Crusade and jihad are often reckoned to have represented two sides of the same coin: each resonated on the opposing sides in the holy wars of the Middle Ages and each has been invoked during the war on terror.
A chronicle of the Christian and Islamic struggle to control the sacred places of Palestine and the Middle East between the seventh and thirteenth centuries, this dynamic new history demonstrates that this simple opposition ignores crucial differences. Placing an equal emphasis on the inner histories of Christianity and Islam, the book traces the origins and development of crusade and jihad, showing for example that jihad reflected internal tensions in Islam from its beginnings. The narrative also reveals the ways in which crusade and jihad were used to disguise ambitions for power and to justify atrocity and yet also inspired acts of great chivalry and heroic achievement. The story brims with larger than life characters, among them Richard the Lionheart, Nur al-Din, Saladin, Baybars, and Ghengiz Khan.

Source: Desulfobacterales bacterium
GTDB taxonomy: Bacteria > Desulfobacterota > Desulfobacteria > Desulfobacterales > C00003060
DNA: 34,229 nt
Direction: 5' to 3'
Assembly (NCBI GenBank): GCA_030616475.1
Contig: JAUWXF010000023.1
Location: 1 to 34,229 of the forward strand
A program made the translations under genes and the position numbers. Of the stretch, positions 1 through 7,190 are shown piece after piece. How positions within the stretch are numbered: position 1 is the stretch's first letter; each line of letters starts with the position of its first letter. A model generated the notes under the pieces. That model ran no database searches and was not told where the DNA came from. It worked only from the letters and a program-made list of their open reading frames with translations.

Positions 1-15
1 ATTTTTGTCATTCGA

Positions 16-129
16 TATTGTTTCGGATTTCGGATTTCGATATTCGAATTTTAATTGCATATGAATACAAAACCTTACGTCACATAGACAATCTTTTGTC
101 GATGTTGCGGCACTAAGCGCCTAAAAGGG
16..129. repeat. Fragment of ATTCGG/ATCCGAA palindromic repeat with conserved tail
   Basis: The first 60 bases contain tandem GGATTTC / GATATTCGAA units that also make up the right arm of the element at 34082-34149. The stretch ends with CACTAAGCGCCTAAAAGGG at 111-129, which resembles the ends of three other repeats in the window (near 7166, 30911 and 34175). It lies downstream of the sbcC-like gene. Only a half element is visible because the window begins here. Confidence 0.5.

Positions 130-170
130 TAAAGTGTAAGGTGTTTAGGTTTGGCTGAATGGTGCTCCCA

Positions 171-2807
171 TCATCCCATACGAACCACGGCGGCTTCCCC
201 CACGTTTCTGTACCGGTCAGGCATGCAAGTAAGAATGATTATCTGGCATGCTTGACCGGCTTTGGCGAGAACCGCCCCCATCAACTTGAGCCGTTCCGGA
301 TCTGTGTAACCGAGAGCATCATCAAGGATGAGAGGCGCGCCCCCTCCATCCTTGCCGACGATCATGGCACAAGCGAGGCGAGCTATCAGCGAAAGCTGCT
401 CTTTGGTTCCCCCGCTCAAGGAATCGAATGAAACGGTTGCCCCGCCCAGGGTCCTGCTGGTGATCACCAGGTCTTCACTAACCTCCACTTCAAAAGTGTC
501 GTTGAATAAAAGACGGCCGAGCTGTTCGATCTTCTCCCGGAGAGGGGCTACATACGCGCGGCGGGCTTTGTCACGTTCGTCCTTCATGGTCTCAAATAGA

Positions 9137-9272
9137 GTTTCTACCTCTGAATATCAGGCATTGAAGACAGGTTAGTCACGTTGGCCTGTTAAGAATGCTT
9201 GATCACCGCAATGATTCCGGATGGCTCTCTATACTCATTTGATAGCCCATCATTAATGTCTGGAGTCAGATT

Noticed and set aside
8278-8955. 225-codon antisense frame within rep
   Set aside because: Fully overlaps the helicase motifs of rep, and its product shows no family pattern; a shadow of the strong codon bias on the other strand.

Lambert concludes by considers the long after-effects of jihad and crusade, including the role of the latter in French imperialism and of the former in the wars now afflicting the Middle East and parts of Africa. This vivid, balanced account will interest all readers who wish to understand the complexities of the medieval world and how it relates our own.